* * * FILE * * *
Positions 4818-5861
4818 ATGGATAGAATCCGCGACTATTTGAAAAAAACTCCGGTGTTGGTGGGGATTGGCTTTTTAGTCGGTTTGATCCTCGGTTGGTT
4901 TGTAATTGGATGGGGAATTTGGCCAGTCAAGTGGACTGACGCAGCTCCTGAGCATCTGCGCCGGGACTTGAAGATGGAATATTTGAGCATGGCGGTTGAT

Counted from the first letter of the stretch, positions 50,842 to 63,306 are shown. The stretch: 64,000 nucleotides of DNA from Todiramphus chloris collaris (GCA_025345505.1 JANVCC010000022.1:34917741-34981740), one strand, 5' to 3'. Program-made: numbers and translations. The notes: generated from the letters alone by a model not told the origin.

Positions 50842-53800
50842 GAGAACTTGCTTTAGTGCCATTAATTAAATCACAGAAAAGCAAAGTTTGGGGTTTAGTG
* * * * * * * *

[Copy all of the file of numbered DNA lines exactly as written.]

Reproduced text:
Positions 4818-5861
4818 ATGGATAGAATCCGCGACTATTTGAAAAAAACTCCGGTGTTGGTGGGGATTGGCTTTTTAGTCGGTTTGATCCTCGGTTGGTT
4901 TGTAATTGGATGGGGAATTTGGCCAGTCAAGTGGACTGACGCAGCTCCTGAGCATCTGCGCCGGGACTTGAAGATGGAATATTTGAGCATGGCGGTTGAT

Counted from the first letter of the stretch, positions 50,842 to 63,306 are shown. The stretch: 64,000 nucleotides of DNA from Todiramphus chloris collaris (GCA_025345505.1 JANVCC010000022.1:34917741-34981740), one strand, 5' to 3'. Program-made: numbers and translations. The notes: generated from the letters alone by a model not told the origin.

Positions 50842-53800
50842 GAGAACTTGCTTTAGTGCCATTAATTAAATCACAGAAAAGCAAAGTTTGGGGTTTAGTG